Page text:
Jan
21
2014

January is flying by. I attribute this to the polar vortex that has been tunneling through the Midwest. Actually, as I was saying to two people last night at the North American Veterinary Conference, I have no idea what the polar vortex actually is, but it is fun to say and seems to impart a sort of meteorological competence to the discussion of why it has been so ridiculously cold in Minnesota this winter. And, somehow, I've also related it to time passing quickly.

For those who are new to the blog, it is being used as a mechanism in which we can strengthen our individual business practices by working on the same things at the same time. A sort of convergent business evolution, if you will. Input is welcomed and any information that helps you in your practice will most likely be helpful to others, so share your findings.

We are going to move into this process of convergent business evolution gradually increasing our activity as we become more comfortable doing it. January is going to be for reflection. It is the month of looking back at last year's successes and failures to see what we want to continue and what we want to compost in our individual practices.

How did the exercises and action plans in the previous blog work in your clinic or hospital? Were you able to do the exercises in last week's article? Any surprises? Resistance? Endorsement?

We still have a few staff members who need to complete this first assignment. That's not surprising given the crazy schedules we all have. Our office manager sent out an email today congratulating the team members who have finished and reminding the others that it still needs to be completed. If your hospital is in the same situation, send out the reminder that you are serious about the project and expect it to be completed. Don't be frustrated, just give the reminder.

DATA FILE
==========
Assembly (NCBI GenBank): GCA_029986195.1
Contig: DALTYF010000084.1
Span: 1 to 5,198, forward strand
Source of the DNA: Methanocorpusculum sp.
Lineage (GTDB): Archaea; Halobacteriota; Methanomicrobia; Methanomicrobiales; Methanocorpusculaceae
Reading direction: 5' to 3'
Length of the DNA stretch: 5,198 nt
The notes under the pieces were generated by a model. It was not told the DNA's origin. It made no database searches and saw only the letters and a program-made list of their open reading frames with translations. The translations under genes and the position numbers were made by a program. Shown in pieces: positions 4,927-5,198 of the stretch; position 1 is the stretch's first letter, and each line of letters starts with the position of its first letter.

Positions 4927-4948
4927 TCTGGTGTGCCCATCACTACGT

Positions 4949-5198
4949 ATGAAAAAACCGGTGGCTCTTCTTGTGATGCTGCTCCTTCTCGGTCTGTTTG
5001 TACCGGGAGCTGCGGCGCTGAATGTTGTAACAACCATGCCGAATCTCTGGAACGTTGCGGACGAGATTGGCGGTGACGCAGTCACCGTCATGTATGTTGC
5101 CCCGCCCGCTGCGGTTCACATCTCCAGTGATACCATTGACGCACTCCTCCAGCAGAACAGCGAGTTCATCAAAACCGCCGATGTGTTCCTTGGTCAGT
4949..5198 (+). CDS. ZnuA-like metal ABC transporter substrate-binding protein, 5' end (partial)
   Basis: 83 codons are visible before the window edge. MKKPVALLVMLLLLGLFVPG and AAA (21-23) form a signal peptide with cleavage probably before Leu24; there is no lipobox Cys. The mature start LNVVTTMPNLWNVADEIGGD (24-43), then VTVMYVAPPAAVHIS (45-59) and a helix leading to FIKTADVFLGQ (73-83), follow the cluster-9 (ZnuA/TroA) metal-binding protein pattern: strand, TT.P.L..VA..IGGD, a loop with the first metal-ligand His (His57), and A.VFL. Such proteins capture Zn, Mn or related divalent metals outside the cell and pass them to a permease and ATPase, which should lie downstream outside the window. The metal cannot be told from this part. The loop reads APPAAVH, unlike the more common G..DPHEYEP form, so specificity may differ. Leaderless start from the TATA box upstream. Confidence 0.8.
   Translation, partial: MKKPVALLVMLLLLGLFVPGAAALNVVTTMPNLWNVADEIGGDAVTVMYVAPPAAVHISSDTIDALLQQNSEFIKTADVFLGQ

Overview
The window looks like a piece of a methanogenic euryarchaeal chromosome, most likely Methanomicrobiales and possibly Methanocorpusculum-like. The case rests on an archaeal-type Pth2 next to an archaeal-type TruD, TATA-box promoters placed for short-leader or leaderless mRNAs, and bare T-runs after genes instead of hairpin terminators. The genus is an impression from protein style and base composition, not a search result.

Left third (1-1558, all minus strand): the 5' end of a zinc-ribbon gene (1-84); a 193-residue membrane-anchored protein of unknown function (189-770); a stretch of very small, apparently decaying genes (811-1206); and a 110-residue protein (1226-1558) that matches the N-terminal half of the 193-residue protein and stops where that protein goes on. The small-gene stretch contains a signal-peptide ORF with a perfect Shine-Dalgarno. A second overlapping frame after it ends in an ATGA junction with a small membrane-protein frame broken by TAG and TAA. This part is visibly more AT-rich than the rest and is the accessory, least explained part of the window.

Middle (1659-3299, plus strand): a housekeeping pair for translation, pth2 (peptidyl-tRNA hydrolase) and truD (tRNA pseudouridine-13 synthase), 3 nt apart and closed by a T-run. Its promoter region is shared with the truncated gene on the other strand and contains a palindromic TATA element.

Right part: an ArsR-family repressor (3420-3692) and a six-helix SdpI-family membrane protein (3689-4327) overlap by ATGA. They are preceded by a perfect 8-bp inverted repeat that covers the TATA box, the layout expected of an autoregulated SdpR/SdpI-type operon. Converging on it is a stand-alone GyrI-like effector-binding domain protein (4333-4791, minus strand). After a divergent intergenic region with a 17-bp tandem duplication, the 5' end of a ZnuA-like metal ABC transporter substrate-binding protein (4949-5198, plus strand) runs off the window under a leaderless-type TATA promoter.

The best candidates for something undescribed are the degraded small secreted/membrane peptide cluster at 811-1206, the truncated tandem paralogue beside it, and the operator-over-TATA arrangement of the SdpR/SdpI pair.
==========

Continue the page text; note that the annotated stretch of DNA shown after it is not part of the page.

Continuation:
So, let's reflect on the assignment:

What did you learn from the recommitment exercise? Was all of your staff consistent in their interpretations of the hospital vision? If there was a disparity in answers, you do not have a stable culture within your business. If the answers were relatively consistent, you are doing a great job with culture.

ACTION: Discuss the answers given with the entire hospital, either within the departments or with each individual, depending on the culture of your hospital. If there are discrepancies, discuss them. It is essential that the entire team know the responses given by the leaders of the hospital. Those must be posted.

ACTION: Put a reminder on your calendar to ask these three questions again every two months for the remainder of the year. This is going to seem tedious to some people, while others will like it. The purpose of repeating the exercise is to start to become competent in understanding the relationship between personal and workplace values. This is a skill, not unlike learning to place a catheter or make an appointment correctly. It must be practiced by each hospital member on a routine basis in order to become part of their practice DNA.

The above action will be the beginning of your 2014 content or business plan calendar.

These first assignments need to be completed by the end of January.

ACTION: The next assignment will be to ask your various departments to gather the materials they utilize for the dental part of your practice. Include client service, the nursing staff, veterinarians, and managers. Give them a week to pull the materials.

ACTION: Assign the 2013 AAHA Dental Care Guidelines for Dogs and Cats as reading material to all of the hospital staff.

In February, we will compare our individual dental departments with the dental care guidelines and the AAHA accreditation standards of dental care, just in time for National Pet Dental Health Month.

Best to all, and remember, ETIAP! (That means every tooth is a patient, in case you were wondering.)

 

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